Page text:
Or, maybe to be more fair - HR people will drone on endlessly about how important it is for everybody to be aware of this key indisputable truth, and when asked for any evidence-based reason to believe it, they cite compelling studies like "It's obvious" and "Everybody knows this", or sometimes going with the inspiring "It is known". Putting it that way is more fair, in that - maybe they're right, but I've never seen one actually provide evidence or logic or even quantification around how a person leaving for money is different (are they 20% more likely to leave in the next year? 50%? Bueller?), despite having asked a few times at work and also a college professor doing HR management (he told me that it's just accepted on psychological principles, which isn't the worst answer in the world).

Since the OP mentioned a known exceptionally cheap company, would be worth adding that I think that's the rare case where it's ok. Some companies are known to be low-paying, and sometimes you just have people that are in low-paying jobs for other circumstances. If you can honestly say "I have five exams, I was hired below market and I wanted this location but there weren't many jobs, I've done great work and really advanced my programming skills, but they are still paying me the same $50k and haven't given any indication that will change", I think that's pretty legit.

Would also say that there's an element of "playing the game". If you don't know that you're not "supposed to" say it's all about money, what else don't you know?
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Old 11-17-2019, 02:14 PM
The_Polymath The_Polymath is offline
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I found a lot of the pre-senior role conversations to be pure theater. You're essentially telling the interviewers what they want to hear.

It sometimes feels very fake. Like an out of body experience. And given that the people you are talking to likely are reasonably high up the intellectual totem pole, it is also likely they know that you are giving canned responses. So they have to play their part as well.

Things change as you gain more experience though. You need to have some real plans to talk about with the interviewers, as well as some bonafide experience to back this up. I found these interviews a lot better in terms of content.
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Old 11-17-2019, 05:02 PM
CowboyGuy CowboyGuy is offline
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IMO, one of the most important things hiring managers look for in the candidate is to make sure the candidate is not a jerk.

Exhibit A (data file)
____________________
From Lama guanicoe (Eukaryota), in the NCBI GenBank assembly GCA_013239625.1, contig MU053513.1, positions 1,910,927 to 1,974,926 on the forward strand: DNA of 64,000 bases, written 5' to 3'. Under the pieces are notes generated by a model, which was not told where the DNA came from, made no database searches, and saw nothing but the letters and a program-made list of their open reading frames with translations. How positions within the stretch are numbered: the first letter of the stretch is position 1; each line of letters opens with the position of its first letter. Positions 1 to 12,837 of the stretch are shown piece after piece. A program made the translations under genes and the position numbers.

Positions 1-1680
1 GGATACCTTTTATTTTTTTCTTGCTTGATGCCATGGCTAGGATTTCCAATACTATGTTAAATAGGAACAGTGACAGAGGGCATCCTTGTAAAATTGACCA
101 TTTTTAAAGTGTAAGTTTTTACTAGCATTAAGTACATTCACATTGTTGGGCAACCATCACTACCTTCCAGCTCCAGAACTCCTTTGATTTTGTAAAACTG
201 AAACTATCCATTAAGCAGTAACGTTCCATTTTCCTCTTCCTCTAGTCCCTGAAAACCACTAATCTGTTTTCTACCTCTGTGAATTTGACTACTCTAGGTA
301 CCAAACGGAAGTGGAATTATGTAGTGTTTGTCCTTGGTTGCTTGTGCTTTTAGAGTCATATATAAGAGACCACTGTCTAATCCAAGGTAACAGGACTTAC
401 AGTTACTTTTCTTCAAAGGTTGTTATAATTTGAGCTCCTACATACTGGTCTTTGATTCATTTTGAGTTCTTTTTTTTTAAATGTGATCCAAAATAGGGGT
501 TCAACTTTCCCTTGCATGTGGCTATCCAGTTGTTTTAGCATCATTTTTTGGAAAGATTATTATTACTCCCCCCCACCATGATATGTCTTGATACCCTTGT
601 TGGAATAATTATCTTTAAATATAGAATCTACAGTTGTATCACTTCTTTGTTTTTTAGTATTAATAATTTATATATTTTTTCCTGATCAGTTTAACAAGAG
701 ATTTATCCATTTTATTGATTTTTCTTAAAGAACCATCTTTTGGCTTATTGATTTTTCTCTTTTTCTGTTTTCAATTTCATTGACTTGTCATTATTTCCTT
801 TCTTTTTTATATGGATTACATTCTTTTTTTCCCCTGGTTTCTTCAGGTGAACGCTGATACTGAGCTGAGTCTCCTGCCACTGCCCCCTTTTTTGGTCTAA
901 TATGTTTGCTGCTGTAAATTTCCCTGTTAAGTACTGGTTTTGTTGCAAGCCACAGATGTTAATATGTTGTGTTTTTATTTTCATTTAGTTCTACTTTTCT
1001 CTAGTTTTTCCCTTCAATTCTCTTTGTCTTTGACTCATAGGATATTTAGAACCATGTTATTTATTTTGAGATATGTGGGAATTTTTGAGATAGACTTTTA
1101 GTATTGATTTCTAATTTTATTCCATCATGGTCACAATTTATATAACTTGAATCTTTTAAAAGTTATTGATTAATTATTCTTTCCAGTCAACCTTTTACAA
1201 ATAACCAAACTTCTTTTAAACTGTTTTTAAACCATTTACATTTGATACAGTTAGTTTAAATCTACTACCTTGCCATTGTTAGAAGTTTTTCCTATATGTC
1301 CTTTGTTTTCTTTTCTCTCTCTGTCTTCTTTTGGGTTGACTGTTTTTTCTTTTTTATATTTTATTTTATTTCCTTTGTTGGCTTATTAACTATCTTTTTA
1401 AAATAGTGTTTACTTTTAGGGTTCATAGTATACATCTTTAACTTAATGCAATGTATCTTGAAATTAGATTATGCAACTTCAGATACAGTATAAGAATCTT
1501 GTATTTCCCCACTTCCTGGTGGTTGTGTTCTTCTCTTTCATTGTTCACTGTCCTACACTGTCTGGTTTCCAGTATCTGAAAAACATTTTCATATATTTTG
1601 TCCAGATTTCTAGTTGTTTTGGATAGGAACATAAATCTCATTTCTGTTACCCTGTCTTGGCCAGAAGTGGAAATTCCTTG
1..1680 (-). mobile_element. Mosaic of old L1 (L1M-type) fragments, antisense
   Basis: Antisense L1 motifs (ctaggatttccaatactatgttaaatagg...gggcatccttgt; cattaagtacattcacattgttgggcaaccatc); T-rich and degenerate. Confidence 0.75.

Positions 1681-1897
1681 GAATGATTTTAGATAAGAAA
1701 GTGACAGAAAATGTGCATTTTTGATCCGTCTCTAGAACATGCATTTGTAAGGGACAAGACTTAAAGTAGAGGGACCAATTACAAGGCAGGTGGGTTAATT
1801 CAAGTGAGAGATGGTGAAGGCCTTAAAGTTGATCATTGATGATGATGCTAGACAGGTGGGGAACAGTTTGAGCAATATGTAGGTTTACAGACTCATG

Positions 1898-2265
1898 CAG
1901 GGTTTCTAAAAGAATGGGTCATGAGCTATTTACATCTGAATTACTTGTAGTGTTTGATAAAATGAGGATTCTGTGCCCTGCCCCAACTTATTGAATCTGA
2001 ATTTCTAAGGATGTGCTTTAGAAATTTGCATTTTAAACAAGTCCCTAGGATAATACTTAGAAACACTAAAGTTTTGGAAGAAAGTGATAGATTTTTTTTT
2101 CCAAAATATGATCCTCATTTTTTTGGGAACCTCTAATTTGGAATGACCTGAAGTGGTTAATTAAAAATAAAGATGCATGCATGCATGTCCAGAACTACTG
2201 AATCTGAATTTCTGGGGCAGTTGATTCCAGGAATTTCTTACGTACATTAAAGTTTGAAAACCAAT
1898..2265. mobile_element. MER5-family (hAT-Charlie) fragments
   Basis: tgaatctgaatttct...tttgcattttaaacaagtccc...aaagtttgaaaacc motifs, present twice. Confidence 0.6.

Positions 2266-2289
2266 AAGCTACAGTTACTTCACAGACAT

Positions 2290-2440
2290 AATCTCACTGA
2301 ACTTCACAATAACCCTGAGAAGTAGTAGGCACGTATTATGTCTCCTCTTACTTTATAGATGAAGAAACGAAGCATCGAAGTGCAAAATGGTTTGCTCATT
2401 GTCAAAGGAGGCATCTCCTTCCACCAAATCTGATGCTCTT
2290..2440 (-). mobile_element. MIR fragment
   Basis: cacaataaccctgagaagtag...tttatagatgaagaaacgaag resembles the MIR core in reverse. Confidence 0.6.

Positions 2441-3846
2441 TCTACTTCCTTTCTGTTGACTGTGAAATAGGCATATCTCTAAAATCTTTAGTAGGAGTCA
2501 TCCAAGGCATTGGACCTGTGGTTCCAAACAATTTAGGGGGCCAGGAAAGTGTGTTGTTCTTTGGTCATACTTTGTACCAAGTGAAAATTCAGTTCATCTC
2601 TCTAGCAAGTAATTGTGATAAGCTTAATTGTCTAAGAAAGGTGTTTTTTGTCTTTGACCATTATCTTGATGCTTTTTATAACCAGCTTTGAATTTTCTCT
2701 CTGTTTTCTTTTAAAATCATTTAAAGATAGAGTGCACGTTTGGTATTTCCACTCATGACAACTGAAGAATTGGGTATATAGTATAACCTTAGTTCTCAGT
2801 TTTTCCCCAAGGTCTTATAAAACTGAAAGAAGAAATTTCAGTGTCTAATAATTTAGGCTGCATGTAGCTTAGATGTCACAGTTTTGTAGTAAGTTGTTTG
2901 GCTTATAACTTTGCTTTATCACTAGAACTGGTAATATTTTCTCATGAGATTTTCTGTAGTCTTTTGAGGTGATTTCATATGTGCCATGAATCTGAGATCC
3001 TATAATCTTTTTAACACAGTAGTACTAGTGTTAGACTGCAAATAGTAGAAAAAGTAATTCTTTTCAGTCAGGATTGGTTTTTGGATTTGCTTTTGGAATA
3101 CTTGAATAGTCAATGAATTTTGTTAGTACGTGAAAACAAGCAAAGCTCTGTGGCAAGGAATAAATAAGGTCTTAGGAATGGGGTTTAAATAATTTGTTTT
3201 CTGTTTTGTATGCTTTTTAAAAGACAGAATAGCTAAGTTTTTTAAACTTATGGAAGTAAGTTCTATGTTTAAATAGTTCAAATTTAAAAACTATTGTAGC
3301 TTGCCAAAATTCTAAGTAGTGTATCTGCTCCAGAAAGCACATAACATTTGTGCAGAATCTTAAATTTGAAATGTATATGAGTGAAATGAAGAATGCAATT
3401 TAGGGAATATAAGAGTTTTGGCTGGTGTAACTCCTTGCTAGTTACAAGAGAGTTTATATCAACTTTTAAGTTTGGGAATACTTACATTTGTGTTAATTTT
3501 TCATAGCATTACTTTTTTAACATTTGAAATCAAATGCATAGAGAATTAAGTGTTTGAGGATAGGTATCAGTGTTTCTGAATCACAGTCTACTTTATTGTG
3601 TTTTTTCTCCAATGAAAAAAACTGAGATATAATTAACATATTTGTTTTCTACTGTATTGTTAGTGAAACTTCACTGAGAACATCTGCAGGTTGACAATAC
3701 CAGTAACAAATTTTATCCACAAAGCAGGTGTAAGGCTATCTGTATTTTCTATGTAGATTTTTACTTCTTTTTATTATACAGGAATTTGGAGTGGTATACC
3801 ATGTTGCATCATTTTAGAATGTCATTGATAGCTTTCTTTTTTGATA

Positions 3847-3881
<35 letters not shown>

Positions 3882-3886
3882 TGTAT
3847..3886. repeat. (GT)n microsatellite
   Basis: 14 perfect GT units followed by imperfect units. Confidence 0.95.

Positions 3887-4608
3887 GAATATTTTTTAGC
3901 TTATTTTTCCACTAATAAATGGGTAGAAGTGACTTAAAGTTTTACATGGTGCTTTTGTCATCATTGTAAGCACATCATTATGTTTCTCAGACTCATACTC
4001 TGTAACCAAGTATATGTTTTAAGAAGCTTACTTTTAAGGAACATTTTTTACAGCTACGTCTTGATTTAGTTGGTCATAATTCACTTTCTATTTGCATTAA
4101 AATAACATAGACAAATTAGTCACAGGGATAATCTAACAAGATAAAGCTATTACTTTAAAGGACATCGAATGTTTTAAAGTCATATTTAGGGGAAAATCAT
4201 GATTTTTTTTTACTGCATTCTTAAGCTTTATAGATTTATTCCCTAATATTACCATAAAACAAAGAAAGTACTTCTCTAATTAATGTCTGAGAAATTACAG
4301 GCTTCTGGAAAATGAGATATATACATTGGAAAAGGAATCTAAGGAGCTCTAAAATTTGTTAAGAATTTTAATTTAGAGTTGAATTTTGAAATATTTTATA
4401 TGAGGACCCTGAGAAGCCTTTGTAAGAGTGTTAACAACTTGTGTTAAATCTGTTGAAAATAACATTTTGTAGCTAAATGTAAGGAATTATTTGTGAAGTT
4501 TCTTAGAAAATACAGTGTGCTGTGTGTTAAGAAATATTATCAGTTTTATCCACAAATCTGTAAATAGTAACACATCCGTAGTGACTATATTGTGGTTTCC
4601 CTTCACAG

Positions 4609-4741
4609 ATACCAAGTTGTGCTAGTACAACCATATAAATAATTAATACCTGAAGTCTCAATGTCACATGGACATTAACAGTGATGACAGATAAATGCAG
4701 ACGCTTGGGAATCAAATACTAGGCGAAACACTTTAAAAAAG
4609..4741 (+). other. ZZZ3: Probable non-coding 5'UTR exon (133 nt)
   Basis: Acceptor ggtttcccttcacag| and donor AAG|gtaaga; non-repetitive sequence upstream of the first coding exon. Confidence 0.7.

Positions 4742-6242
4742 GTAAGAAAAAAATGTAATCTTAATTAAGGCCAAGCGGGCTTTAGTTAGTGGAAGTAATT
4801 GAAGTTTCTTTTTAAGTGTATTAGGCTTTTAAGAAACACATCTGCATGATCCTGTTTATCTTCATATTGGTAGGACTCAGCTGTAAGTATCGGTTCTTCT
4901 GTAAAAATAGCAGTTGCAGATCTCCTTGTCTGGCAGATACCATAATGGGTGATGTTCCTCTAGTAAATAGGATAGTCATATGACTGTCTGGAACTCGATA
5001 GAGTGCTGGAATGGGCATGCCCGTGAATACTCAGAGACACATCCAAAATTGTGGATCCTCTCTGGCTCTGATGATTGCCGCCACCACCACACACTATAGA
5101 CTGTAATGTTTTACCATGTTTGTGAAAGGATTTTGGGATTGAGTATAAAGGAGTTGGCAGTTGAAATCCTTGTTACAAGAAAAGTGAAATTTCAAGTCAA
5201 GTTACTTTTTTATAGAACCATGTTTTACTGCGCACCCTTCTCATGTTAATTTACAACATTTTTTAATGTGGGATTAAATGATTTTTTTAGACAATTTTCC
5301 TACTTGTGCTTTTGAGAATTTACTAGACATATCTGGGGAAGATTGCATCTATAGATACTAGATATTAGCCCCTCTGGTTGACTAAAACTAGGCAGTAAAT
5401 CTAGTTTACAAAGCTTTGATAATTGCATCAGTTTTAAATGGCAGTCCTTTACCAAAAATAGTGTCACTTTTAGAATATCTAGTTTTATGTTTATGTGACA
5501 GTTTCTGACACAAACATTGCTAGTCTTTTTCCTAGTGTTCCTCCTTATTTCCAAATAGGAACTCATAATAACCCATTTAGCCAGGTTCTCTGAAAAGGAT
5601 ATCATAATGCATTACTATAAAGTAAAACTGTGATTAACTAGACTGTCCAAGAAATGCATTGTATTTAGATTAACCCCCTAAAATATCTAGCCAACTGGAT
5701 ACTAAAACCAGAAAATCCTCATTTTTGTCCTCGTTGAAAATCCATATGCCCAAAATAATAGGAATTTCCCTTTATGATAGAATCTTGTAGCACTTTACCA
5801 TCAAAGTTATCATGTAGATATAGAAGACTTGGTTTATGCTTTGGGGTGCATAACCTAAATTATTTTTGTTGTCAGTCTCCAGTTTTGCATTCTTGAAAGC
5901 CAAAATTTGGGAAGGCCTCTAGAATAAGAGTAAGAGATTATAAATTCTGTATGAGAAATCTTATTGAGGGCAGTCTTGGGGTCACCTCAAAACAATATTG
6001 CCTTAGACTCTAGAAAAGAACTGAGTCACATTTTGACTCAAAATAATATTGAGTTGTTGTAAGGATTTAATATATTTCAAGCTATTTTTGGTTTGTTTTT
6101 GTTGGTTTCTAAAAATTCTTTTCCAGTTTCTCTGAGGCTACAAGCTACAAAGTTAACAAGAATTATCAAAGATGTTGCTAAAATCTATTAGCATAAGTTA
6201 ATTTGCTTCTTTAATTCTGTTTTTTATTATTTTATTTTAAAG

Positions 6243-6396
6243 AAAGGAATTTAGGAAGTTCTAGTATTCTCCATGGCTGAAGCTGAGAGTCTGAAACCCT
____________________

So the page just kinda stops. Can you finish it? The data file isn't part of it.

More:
That's the prerequisite. Qualifications and experience are secondary. Your personality, having the ability to get along with others etc. are primary.

Now our culture and tradition is such that, if you talk about money openly with a hiring manager, you will come out as a jerk. Not saying money is not a valid reason to change jobs, but you'll want to do everything in the interview you can to not sound off as a jerk. Even if that means hiding your true feelings about money.
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Old 11-17-2019, 05:11 PM
The_Polymath The_Polymath is offline
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Quote:
Originally Posted by CowboyGuy View Post
IMO, one of the most important things hiring managers look for in the candidate is to make sure the candidate is not a jerk.

That's the prerequisite. Qualifications and experience are secondary. Your personality, having the ability to get along with others etc. are primary.

Now our culture and tradition is such that, if you talk about money openly with a hiring manager, you will come out as a jerk. Not saying money is not a valid reason to change jobs, but you'll want to do everything in the interview you can to not sound off as a jerk. Even if that means hiding your true feelings about money.
The thing is, you can easily fake not being a "jerk" for a few hours.

Then what?
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Old 11-17-2019, 05:18 PM
CowboyGuy CowboyGuy is offline
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Quote:
Originally Posted by Colonel Smoothie View Post

Therefore, what's so bad about mentioning pay as a motivator?
Nothing. But its not considered appropriate to mention that as the only reason. Pretty much what Westley said above.

Quote:
Originally Posted by Colonel Smoothie View Post

the #1 reason why anyone even wants to look for a job is to well, get paid so they can earn a living.
Ain't nobody got a problem with that. But earning a living is different than maximizing your earning and making that maximization your sole priority. Again, I'm not saying its not a valid reason to change jobs. But if you can live off on $150k and if this much money aligns with your qualification and experience, you need to have some other (solid) reasons for asking for $190k.